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A roundup of news on sporting events, people and places in Southeast Michigan by columnist Jim Evans.

Friday, February 10, 2012

Play ball!

I’m not sure if kids play Wiffle ball anymore.
Our own kids are too old, and Wiffle ball is not a game that winds up in
the headlines, on SportsCenter or Facebook very often if ever.
Plastic bats, a plastic ball with slits shaped like Hot Tamale candies cut into it, and base paths much more on the honor system than the grass itself.
But what a great game. The ball’s peculiar aerodynamics turn everyone into a Tim Wakefield or one of the Niekros. The bat speed generated means everyone can launch like Prince Fielder, Miguel Cabrera or Babe Ruth on steroids.

But Wiffle ball was only the start of baseball for lots of kids in my era. There was nothing remotely organized about it. Show up in a backyard with a few friends and swing away.
We eventually graduated. We grabbed balls and bats manufactured with a
little more substance. Louisville Sluggers coaxed from white ash. Balls fashioned from cork, twine and leather.
Hard ball was a rite of passage. Everybody took a bad hop or two in the mouth; we all got hit with errant pitches. But there was no turning back. Wiffle ball was a kids’ game. Hard ball had a more flinty edge to it.
It still was not very well organized. There was never a schedule taped to the refrigerator or color-coded pants and shirts. There were no umpires; we just ruled by majority vote.
Not enough players? Right field is out. No home run fence. Either the apple tree at Thibby’s signified a homer or you legged everything out in the school yard.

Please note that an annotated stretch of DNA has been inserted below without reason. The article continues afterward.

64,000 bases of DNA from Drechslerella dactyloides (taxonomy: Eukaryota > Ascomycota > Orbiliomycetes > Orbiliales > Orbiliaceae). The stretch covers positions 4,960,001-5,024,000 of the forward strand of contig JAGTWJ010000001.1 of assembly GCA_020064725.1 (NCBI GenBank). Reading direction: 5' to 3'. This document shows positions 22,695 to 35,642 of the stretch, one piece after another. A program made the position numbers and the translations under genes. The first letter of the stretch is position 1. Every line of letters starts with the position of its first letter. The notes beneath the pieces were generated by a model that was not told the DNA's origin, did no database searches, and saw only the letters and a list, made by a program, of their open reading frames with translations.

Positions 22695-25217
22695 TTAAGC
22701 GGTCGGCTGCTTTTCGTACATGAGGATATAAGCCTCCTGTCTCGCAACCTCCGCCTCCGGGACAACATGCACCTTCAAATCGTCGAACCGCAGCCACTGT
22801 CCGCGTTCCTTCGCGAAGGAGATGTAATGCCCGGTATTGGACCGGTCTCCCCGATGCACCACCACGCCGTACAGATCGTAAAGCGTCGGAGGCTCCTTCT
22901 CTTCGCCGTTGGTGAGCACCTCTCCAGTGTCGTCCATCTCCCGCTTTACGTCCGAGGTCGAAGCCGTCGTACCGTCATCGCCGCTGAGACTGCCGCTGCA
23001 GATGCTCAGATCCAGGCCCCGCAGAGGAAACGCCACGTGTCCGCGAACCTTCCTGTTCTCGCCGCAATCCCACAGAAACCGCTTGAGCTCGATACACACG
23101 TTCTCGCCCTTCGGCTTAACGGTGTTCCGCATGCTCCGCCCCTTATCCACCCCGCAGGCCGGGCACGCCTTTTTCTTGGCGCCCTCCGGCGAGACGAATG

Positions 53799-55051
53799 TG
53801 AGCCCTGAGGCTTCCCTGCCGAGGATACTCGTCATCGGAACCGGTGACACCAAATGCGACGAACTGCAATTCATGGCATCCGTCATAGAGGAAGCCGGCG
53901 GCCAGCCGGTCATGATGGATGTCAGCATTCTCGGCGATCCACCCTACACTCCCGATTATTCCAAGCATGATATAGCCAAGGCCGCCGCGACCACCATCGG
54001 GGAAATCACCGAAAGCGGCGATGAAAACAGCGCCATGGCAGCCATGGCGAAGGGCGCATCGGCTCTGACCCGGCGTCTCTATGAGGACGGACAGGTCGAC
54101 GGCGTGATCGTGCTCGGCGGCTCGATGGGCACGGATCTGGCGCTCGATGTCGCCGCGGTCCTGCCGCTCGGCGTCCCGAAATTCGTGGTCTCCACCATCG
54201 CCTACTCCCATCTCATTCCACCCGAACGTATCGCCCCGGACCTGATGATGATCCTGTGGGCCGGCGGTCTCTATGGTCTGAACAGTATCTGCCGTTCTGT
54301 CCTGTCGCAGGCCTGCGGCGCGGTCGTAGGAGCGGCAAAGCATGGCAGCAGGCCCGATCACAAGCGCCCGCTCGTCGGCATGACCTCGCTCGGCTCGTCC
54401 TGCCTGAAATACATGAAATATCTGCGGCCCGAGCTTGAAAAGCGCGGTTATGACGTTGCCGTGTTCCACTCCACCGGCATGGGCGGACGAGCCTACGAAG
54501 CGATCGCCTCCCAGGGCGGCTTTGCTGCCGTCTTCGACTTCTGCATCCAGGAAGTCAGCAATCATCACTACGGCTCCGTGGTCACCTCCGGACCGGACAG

We all graduated to high school ball, American Legion and some even played in college.
But the bottom line was, everybody played and I think that is part of the eternal attraction of baseball. Everybody, somewhere along the line, has whacked a ball with a bat. They have picked up a ball and thrown it. They have caught a ball, or at least attempted to catch a ball, headed their way.
That is at least partially why we get so pumped up about the Tigers getting ready to begin spring training in Florida. We all can relate, at least on some level. We see Justin Verlander and we see ourselves. Granted, the Cy Young Award winner throws about 40-50 mph faster than most of us. We see Cabrera swat the ball into another zip code, and we see ourselves smacking a home run in gym class or was it little league? We see Joker Marchant Stadium in Lakeland and Comerica Park, and we see the ball field in the school yard or the one at Thibby’s house, only there is no apple tree as the line of demarcation for a homer in the major leagues.
Spring training in both Florida and Arizona beckons for major league players. February 19 is the voluntary reporting date for pitchers, catchers and injured players; and Feb. 24 is the earliest for full-squad workouts.
Even in a winter as mild as this one has been, that is the one true sign of spring for me. It’s not the daffodils peeking up through the clay or the hummingbirds booking a return flight to Michigan.
It is spring training. It is the Tigers on the radio and the Tigers on television. It is hearing Mario Impemba and Rod Allen doing the televised games. It is Jim Price and Dan Dickerson on the radio.
You can have your chirping birds and your chattering squirrels. I prefer the applause in the background of the broadcast and the home plate umpire who can be heard calling balls and strikes. I like listening to the concessionaires selling hot dogs and the fabled crack of the bat is still a sound that causes me to both pause and smile just a little bit.
At least a couple of decades past my last earnest trip to the batter’s box, there is something about baseball that still tugs at me.
Good luck this year, Tigers. Prince Fielder is making what, $23 million this season? We’d play all day for nothing except a bottle of Montain Dew bought from Caruso’s gas station across the street.
It is all the same thing, really.
Impemba, Allen and me. Not exactly Tinker to Evers to Chance, but plenty good enough.


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